"anybody can wear nail polish and jewelry," he told them when they laughed.
I just spent an hour having my hair "polished" by my three sons, who are 6, 4, and 1 1/2. I dearly wish that I could get out the brushes and clips, that I could endure their twists and pulls, that I could look in the mirror held up for my approval, without having this little wedge of gender rebellion mixed in with the beauty parlor fun. I wish I didn't notice that the 6 y/o chooses the word "barber" to describe them, rather than stylist or beautician or even just plain hair cutter. How does he know what a barber is, does anybody say it any more? How does he know to choose that more masculine word to describe himself rather than its more feminine counterparts?
I hate that I even notice when we're doing something generally considered a "girl" thing. I have such gender-neutral ideals, yet still bear the marks of so much social programming. I hate that I flinched before ordering G the requested pink lunchbox with a butterfly two years ago. Not just flinched, I ignored the request and said "ooh, look at this one with the gecko." The one with the gecko was blue. And when he asked for the butterfly again, which I totally supported intellectually but secretly worried about (having notsomuch experience with 4 and 5 year olds yet, or how cruel they might be, or how he'd take it), I put off the order. I asked again a week later. Look, see all these options? Which one would you like? He chose the pink. I ordered it. Plus the gecko, for backup, for the inevitable day when he would come home and inform me that pink is for girls and that he cannot carry that lunch box any more. Because surely even at the super-liberal touchy-feely preschool, there are one or two kids who have absorbed the pervasive girls-only and boys-only rules out there, and who will innocently serve as society's gender police among their peers.
He proved me wrong. Maybe one comment was made all year, and he didn't even notice it. He happily carried the pink lunchbox until it fell apart, and then we ordered a bigger purple one with lime green monogram for this year. When somebody told him that Yo Baby is for toddlers, he asked for Yo Kids for a while, then switched back, because he likes Yo Baby, and anybody who wants to can eat it. By the time kindergarten arrived, he was growing his hair out, and continued to do so until it reminded me of Leif Garret. He wore pink stripes on pajama day. He brought his favorite stuffed animal, the one he sleeps with, for show and tell. Twice. And then last Monday, when his class shared what each of them did over the weekend and his highlights included painting fingernails and toenails with his mom, and most of the boys laughed and said "nail polish and jewelry are for girls," he responded, "that's not correct. Anybody can wear nail polish and jewelry." He came home and asked me to remove the polish, and I hurt for him...until he asked me to replace it with acid green on his fingers and toes. He said it was too hard to see the other color.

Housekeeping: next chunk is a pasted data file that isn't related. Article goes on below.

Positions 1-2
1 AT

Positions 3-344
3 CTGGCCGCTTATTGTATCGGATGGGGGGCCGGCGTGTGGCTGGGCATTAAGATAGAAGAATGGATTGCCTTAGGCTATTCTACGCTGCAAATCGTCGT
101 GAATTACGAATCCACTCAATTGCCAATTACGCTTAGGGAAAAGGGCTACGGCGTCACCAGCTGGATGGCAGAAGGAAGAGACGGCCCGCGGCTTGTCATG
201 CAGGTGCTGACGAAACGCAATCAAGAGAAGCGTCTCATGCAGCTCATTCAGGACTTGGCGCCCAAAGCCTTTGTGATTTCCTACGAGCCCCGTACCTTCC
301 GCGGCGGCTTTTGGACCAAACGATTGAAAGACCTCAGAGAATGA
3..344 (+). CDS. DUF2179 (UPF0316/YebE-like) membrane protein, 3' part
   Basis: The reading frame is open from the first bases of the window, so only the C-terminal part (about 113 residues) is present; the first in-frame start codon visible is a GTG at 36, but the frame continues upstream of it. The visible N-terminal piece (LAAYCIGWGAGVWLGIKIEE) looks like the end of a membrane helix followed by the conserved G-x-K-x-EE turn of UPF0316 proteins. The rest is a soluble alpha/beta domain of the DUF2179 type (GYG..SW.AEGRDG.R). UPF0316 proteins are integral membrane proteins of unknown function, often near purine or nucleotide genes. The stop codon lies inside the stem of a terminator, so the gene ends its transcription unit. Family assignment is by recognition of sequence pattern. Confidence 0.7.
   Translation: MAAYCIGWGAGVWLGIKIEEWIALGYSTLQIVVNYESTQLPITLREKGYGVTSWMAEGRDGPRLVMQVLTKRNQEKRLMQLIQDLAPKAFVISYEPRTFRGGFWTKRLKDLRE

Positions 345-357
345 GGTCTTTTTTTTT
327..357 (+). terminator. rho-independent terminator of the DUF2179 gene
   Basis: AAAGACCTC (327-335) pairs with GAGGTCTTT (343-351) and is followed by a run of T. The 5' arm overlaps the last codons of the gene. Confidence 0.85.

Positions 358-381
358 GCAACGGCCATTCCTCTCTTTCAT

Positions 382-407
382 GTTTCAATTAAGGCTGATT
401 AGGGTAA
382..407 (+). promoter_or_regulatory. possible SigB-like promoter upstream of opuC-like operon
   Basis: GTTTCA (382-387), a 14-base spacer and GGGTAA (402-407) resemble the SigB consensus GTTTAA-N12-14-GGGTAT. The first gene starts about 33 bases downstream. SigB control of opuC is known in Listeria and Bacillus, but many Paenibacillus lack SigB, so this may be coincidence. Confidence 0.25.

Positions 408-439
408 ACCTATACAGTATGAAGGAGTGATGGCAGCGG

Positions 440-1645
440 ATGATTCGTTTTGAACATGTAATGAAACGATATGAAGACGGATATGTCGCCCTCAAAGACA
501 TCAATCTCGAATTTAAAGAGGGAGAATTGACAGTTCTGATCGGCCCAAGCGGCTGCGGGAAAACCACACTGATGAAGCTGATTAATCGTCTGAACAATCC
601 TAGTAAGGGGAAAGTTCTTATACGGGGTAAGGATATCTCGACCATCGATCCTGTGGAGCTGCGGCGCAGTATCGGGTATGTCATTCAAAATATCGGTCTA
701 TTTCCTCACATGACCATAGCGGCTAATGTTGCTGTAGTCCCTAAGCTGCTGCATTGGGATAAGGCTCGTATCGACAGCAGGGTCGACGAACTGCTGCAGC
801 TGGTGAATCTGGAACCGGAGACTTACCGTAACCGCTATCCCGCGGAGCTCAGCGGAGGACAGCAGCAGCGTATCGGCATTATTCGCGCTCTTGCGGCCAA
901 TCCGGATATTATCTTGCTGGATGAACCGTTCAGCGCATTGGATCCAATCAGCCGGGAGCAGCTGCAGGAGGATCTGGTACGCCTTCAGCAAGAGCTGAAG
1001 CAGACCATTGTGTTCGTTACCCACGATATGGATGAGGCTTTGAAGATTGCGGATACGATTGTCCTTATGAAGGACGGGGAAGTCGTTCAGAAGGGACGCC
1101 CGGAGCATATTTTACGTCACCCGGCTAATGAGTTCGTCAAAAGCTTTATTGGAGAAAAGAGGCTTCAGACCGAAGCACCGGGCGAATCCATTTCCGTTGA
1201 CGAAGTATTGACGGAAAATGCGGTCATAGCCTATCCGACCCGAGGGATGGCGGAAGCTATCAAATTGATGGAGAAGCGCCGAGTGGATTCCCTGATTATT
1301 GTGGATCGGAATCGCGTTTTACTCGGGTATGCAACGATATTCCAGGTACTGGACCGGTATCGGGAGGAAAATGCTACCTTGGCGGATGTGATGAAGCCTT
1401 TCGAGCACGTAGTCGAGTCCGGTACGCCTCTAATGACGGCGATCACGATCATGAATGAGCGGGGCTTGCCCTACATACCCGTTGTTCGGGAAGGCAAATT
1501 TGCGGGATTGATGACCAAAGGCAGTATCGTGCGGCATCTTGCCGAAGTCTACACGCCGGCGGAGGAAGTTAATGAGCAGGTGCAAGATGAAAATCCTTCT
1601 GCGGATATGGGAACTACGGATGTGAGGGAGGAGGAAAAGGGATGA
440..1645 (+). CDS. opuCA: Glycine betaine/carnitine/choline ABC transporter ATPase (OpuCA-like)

He's doing it. He's making his own choices, and as he encounters the rules (spoken or unspoken) that some people lay down, he thinks about the rules and decides whether they make sense. Most of them don't. Kindergarteners aren't old enough to have crushes? Silly. Pitting boys against girls and punishing all the members of one gender when some of them act out? Unfair and hurtful. Coming down on anybody for what color they're wearing or how long their hair is? Utterly ridiculous. And you know, his classmates are rolling with it. He's this amazingly self-possessed, confident, and well-liked kid.
There's this fear that if you let kids make their own choices, that they'll be ostracized, that their soul will be crushed...or perhaps worse, that they'll be ostracized but their soul won't be crushed and they'll become a total weirdo pariah. We often fail to consider something far more likely: that preventing them from making their own choices will teach them the very same stupid rules that we're hoping to protect them from. We are the bullies picking on our own kids and teaching them that it's not ok to be themselves. We find ourselves purposefully squashing a kid's interests because he might get squashed by somebody else. Pretty twisted.
I think, honestly, that often the lame messages kids pick up about what they can and can't do - the messages they later enforce by handing them on to their peers - originally come from their parents, who are lovingly trying to prepare them for the cruelty of the world. By protecting them in this way, we create the very dynamic we're trying to protect them from, and perpetuate it. And then, after teaching them how to conform, we worry about whether they'll be able to stand up to peer pressure as teenagers.
In my son's case, all I have to do is stay out of his way and sit on my worries. I try not to hand down my own gender stereotypes and other baggage, and when he comes up with one of his own, like "only girls can be ballerinas," I ask him, "is that true? Let's find out," and we launch our own internet investigation. Maybe, if I can keep doing that, he will sit on the floor some day with his kids and let them play with his hair, and none of them will think anything of it at all.